Stealing a Sunset from 14,000 ft.

On the third day of our expedition to the Big Island of Hawaii, Bobby, Allie, and me traveled up to the top of Mauna Kea, Hawaii’s largest mountain and the tallest mountain in the world from base to top.  The journey to the top, being above the clouds, seeing the observatories, and experiencing what it was like at that altitude is a story in its own right.  The most surreal part about being up that high was watching the day slowly turn tonight as our planet’s star slowly sank into the horizon.

The three of us were standing at the summit of the mountain when the Sunset began.  We rushed down the roughly 100 foot slope to what I would describe as the main top section of the mountain where all of the observatories were.  On our way down the slope we turned away from the Sun to the east to notice the shadow of the mountain being cast on the clouds behind it, by the light of the Sun.  It was like we were viewing a phantom mountain, for it looked so much like another mountain that appeared out of nowhere.

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The Shadow of a Mountain

Bobby and me actually ran back to our car which was parked in a spot reserved for cars at the main top section of the mountain facing West.  It was interesting to run in this elevation and feel the reduced oxygen and the thin air.  When we got to our car a small crowd began to form, all gathering to say goodbye to our life giving star.  We were standing above the clouds, and because of the amount of clouds below us I would assume that at ground level it might have been a cloudy day, but to us it was clear and bright for we had pierced through the lower cloud level.  As time slowly moved forward, more and more colors started to become unleashed into the Earth’s sky, like the Earth and the sun were collaborative painters and the sky was their canvas.  There were clouds below us and above us as rays of light danced in between the two layers of clouds with opening of blue sky to add to the array of color in the air.  The clouds soon changed color from white and grey to orange, yellow, and pink, reflecting the light with vibrant luminosity and the scene soon became something straight out of a sci-fi movie and we were on a different planet.

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Bobby and me taking everything in (photo by Allie)

We could viewed distant island mountains in the distance whose peaks where breaking through the lower cloud level, the crimson of the mountain soil shined with brilliance, observatories where scattered all over and it was a sight that was truly something beautiful and I would have been perfectly okay if the world stopped turning for a bit.  It wasn’t much longer before the sky became a slightly darker shade of blue and purple allowing the Moon, Venus, and the brightest stars to make their appearance in the spectacle that was being put on by the Universe at this very moment.  It was a dream-like moment, that had a emotional and spiritual impact on me.  To see the planet that we live on and call home in this way and view so much beauty in such a relatively small area of the planet, I have no words for it.  It is one thing to live on a planet that can support Life, but the fact that it is at wondrous as it is shows God’s Love for us.  The best part of the whole thing was who I got to share the experience with.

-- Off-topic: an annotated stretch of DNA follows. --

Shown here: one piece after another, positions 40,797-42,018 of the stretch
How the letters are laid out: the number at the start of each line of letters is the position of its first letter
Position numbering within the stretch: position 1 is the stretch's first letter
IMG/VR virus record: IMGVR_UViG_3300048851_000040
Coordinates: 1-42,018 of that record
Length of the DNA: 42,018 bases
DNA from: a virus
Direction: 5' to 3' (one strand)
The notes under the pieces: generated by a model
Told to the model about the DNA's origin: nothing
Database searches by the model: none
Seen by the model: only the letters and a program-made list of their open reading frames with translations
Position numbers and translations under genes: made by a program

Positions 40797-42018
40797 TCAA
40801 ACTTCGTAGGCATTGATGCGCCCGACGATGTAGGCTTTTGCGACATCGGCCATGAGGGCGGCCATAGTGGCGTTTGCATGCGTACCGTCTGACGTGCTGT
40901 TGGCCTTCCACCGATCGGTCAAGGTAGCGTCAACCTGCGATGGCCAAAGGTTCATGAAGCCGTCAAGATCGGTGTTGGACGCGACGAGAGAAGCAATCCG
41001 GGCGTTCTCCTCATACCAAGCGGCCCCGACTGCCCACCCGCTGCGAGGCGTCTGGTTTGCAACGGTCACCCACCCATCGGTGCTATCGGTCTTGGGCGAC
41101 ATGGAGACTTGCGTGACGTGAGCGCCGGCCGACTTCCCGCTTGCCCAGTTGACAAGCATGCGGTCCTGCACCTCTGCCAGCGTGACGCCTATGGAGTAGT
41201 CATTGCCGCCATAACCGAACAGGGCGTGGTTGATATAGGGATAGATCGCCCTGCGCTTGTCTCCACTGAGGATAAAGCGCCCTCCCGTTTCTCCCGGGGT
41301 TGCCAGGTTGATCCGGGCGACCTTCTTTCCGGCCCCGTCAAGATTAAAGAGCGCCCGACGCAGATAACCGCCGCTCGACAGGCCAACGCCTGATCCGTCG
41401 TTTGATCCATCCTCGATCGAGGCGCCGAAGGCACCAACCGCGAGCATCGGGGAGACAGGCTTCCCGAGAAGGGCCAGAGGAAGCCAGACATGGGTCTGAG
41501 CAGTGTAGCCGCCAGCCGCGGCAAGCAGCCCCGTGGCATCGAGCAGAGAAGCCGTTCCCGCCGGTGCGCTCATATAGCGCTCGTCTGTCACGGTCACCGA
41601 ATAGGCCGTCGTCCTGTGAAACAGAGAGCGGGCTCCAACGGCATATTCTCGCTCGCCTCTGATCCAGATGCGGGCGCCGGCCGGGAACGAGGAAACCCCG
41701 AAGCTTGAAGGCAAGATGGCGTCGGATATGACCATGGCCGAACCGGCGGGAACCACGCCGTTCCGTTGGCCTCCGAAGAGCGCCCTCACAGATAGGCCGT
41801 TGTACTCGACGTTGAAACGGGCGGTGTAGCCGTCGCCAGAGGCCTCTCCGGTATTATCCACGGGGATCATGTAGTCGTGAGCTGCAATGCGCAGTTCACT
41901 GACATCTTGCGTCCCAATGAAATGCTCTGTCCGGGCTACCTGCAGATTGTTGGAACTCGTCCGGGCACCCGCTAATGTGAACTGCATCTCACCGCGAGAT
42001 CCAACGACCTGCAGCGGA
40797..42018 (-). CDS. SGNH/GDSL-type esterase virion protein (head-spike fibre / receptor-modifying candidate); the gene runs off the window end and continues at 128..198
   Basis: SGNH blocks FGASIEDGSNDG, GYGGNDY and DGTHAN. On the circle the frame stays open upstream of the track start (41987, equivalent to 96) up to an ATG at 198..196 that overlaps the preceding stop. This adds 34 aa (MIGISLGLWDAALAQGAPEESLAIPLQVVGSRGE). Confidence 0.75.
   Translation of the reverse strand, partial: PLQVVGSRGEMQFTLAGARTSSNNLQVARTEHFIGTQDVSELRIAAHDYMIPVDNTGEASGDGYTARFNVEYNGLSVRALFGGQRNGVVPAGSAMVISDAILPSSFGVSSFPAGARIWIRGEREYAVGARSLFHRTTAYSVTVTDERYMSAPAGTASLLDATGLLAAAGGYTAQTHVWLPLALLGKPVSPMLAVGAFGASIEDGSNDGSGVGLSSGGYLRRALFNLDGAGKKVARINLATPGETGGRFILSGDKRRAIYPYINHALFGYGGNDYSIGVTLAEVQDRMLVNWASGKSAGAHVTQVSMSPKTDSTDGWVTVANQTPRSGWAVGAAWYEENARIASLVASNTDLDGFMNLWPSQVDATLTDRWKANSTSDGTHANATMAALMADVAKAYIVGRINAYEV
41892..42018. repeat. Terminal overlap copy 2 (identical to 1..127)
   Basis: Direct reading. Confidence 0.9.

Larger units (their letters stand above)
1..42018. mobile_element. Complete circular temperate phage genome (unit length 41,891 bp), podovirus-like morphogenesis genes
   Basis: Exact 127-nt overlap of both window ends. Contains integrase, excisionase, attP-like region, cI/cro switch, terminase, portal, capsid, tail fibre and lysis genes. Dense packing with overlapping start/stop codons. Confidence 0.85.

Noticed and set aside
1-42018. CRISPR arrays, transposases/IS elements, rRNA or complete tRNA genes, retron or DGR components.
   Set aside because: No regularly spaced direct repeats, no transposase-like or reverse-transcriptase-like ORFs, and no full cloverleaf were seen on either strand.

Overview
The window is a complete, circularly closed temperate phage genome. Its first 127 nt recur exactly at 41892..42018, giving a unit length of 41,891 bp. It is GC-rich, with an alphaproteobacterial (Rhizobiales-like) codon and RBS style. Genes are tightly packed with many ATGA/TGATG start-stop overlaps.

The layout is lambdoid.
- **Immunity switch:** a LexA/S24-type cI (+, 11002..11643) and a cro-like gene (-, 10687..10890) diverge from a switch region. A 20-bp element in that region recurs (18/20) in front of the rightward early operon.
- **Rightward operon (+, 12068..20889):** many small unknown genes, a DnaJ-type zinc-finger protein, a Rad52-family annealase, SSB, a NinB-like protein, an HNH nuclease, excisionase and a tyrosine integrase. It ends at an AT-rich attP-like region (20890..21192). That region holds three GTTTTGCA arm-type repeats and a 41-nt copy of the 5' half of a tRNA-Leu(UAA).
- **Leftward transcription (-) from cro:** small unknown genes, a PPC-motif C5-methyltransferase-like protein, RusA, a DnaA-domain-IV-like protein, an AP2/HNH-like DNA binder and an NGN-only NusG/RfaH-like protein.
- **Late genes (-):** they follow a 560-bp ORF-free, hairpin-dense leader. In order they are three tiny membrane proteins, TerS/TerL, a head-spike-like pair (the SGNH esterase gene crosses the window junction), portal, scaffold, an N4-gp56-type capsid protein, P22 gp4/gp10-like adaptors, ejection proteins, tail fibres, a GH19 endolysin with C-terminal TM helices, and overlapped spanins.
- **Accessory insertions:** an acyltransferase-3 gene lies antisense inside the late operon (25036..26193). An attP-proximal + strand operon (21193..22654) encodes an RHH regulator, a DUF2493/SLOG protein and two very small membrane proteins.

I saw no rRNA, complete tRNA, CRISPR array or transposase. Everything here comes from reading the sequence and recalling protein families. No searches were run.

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Keck I & II, NASA IRTF observatories and Maui in the distance.

The best view came when the Sun had set below the horizon but still lit up a s section of the sky between the cloud layers with a white-yellow light and the higher cloud layer with a soft orange color.  The ground turned dark, the sky a certain shade of dark blue, the silhouettes of three observatories sat peacefully in looking out, and a distant island mountain broke through the clouds to the south west.  The picture of this moment can be viewed above and is the feature image for this article.

It was amazing how such a routine thing as a Sunset seemed so miraculous and beautiful.  Perhaps it was the elevation, the people I was with, and where I was, the moment was just pure magic and something heavenly.  I hope that one day I may be able to venture back to Mauna Kea to watch the Sunset again.  The Earth really is a beautifully bizarre planet and I Love it. Getting the chance to steal a sunset on the top of Mauna Kea with the best kind of travel companions, just might have been the most beautiful thing I have experienced, so blessed…

– Dustin

3 thoughts on “Stealing a Sunset from 14,000 ft.

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